By Jessica Delfanti | July 25, 2014
Director: Brett Ratner
Writers: Ryan Condal, Evan Spiliotopoulos,
Starring: Dwayne Johnson, Ian McShane, John Hurt, Rufus Sewell, Aksel Hennie, Ingrid Bolsø Berdal, Reece Ritchie, Joseph Fiennes, Rebecca Ferguson
Despite all of his rebranding as “Dwayne Johnson,” there comes a point in time where you just have to admit: this guy will never stop being “The Rock.” And that isn’t so bad–against all odds, the body builder and ex-wrestler has proven himself to have keen comedic timing, charisma, and a healthy helping of self awareness that now makes him an attractive leading man. His good qualities are highlighted in Brett Ratner’s surprisingly good Hercules to create a fun, exciting, silly and stylish action adventure film.
Here, Johnson plays the title role after Hercules has completed the legendary 12 Labors. His Hercules is a bit darker than the one you read about in high school English: he’s been banished from Athens and now works as a mercenary, fighting for gold. When he is contracted by Lord Cotys (John Hurt) to fight an invading force, he must choose whether to accept his place in myth as the son of Zeus or retain his mercenary ways.
While one might imagine that Johnson is getting a bit old for this kind of role, he plays Hercules with a convincing paternal tilt, guarding over his nephew Iolaus (Reece Ritchie) and leading his band of warriors as a fatherly figurehead. This may be one of the only movies for which his “The Rock” persona is actually perfectly fitted: as a half-god, it makes sense that he is so huge, and as he lifts enormous statues, fights impossible enemies, and brings down buildings singlehandedly, it feels almost believable.
But it is not just Johnson that makes the film work. Hercules operates under a conceit that its hero does not complete his impressive feats alone; instead, he is helped by his band of mercenaries. Each individual is set apart with unique combat choreography, driving a strong sense of character development via visual cues: Amphiraus (Ian McShane), a seer that fights with a long staff and prophesies his own death; Autolycus (Rufus Sewell), a rogue Spartan that throws knives; Tydeus (Aksel Hennie), a barbarian berserker that dual wields axes; and Atalanta (Ingrid Bolsø Berdal), an Amazonian archer of Scythia.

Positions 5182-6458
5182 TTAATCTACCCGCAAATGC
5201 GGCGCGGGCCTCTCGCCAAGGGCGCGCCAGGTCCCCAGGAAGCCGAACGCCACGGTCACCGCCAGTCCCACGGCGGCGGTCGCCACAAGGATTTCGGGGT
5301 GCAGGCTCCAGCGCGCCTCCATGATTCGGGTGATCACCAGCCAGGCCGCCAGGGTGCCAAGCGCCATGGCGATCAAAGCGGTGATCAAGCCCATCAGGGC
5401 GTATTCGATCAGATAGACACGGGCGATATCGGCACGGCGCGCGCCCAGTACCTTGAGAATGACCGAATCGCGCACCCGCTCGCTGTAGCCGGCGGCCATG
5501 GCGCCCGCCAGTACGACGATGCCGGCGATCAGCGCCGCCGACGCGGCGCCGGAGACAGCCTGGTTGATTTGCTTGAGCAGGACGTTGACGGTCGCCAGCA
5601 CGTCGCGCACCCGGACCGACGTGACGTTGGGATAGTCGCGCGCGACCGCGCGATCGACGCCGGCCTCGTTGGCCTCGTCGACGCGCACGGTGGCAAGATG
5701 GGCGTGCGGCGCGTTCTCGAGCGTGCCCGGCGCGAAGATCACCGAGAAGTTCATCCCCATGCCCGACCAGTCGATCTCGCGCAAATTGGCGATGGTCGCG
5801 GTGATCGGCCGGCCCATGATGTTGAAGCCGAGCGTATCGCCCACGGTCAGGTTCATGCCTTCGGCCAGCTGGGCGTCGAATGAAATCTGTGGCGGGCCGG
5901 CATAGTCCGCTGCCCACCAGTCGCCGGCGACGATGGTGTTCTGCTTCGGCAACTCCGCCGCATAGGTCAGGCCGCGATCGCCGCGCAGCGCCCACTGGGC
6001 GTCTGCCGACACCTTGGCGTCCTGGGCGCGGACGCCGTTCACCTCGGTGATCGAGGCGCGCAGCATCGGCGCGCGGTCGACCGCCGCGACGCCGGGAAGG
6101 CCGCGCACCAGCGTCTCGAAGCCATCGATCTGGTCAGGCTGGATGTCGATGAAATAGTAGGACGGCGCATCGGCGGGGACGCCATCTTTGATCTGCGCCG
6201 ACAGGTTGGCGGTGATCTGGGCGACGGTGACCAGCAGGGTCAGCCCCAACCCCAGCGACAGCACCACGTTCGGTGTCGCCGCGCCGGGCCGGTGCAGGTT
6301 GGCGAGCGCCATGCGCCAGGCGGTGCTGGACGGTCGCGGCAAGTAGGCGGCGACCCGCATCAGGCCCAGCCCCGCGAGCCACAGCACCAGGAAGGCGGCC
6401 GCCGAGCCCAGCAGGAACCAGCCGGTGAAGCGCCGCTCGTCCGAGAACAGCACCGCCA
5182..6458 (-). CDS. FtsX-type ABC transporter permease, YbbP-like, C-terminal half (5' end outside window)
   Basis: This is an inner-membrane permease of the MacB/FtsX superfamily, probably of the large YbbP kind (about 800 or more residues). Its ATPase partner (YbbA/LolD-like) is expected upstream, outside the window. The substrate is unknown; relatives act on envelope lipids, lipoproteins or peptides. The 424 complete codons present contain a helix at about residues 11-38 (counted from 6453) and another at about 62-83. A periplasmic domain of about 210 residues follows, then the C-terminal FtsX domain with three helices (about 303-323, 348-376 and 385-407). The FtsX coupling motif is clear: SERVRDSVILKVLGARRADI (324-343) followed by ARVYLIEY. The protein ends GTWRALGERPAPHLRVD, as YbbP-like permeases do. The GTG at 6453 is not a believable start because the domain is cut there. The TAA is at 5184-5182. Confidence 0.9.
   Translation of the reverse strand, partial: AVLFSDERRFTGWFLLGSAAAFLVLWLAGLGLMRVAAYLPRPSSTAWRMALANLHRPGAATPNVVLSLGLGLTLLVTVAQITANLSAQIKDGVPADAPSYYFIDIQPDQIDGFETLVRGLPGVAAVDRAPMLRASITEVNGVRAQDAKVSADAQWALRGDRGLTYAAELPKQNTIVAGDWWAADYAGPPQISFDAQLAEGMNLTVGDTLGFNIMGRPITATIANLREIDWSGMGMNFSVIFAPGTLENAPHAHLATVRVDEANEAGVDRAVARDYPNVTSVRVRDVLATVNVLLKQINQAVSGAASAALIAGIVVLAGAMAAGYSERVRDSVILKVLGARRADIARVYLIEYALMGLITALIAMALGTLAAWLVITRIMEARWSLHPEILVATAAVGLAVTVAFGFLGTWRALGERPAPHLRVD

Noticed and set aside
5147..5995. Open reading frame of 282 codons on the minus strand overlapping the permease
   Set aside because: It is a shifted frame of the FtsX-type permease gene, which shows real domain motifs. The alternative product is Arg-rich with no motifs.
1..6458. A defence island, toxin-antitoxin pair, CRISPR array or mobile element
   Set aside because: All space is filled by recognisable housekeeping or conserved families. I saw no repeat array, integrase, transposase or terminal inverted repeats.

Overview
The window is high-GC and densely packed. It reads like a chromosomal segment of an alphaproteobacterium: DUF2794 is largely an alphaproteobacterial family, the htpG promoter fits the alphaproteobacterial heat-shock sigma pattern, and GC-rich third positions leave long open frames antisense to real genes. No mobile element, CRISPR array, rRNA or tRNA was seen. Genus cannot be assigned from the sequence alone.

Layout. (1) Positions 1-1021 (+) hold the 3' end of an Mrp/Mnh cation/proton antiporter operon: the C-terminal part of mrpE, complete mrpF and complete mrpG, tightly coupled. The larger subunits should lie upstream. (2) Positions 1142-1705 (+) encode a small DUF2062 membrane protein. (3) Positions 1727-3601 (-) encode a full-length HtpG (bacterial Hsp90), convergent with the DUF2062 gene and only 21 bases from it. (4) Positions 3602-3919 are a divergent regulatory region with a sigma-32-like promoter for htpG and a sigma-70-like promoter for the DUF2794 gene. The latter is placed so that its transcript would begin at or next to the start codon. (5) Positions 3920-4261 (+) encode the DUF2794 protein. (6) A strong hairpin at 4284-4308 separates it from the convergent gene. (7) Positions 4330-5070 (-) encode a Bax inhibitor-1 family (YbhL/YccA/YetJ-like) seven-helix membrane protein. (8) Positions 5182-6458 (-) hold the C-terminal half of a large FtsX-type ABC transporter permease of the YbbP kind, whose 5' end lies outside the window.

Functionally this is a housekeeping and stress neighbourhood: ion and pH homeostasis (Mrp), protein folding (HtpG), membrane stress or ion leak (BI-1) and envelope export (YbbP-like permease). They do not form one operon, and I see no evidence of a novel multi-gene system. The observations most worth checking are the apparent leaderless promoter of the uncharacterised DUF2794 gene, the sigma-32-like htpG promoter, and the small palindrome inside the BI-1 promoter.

The characters are remarkably developed and perfectly cast, each with a unique voice and costume indicative of their histories. The sad exception to this is Atalanta, who is depicted wearing eyeroll-worthy midriff-bearing leather armor. As an Amazonian woman, the film loses an opportunity to cast a strong woman of color here, but instead have cast Bolsø Berdal, who is extremely thin and extremely white, and feels like a huge stretch from the classic image of the Amazon. To her credit, Bolsø Berdal plays Atalanta with attitude, but every time the camera pans to show her full form, she looks more like a college girl wearing a skimpy Halloween costume than an ancient female warrior.
Luckily, this distraction isn’t enough to ruin the truly epic and thrilling fight scenes. The movie is stupid in many ways (the right ways, I’d say) and it shines in its hamfisted, highly choreographed and designed combat. The warriors complete impossible feats, with Hercules sometimes killing men with a single punch, and mix comedy into every action. The different fighting styles compliment each other so that it feels somewhere between a slapstick routine and a dance. And boy, is it fun.
Fun is probably the best way to describe Hercules. It is dramatic and big, showy, epic, but it is also aware of what it is, and views itself with just the right amount of humor. There are a few straight up jokes that had people laughing out loud in the theater, but there are also moments of emotion that are surprisingly heart rending. Several mythological animals are portrayed in detailed CG, and other effects are polished and tight. Everything feels in its place. It may not win any Oscars or lead its audience to consider the meaning of life, but it will leave you grinning–and hoping for a sequel.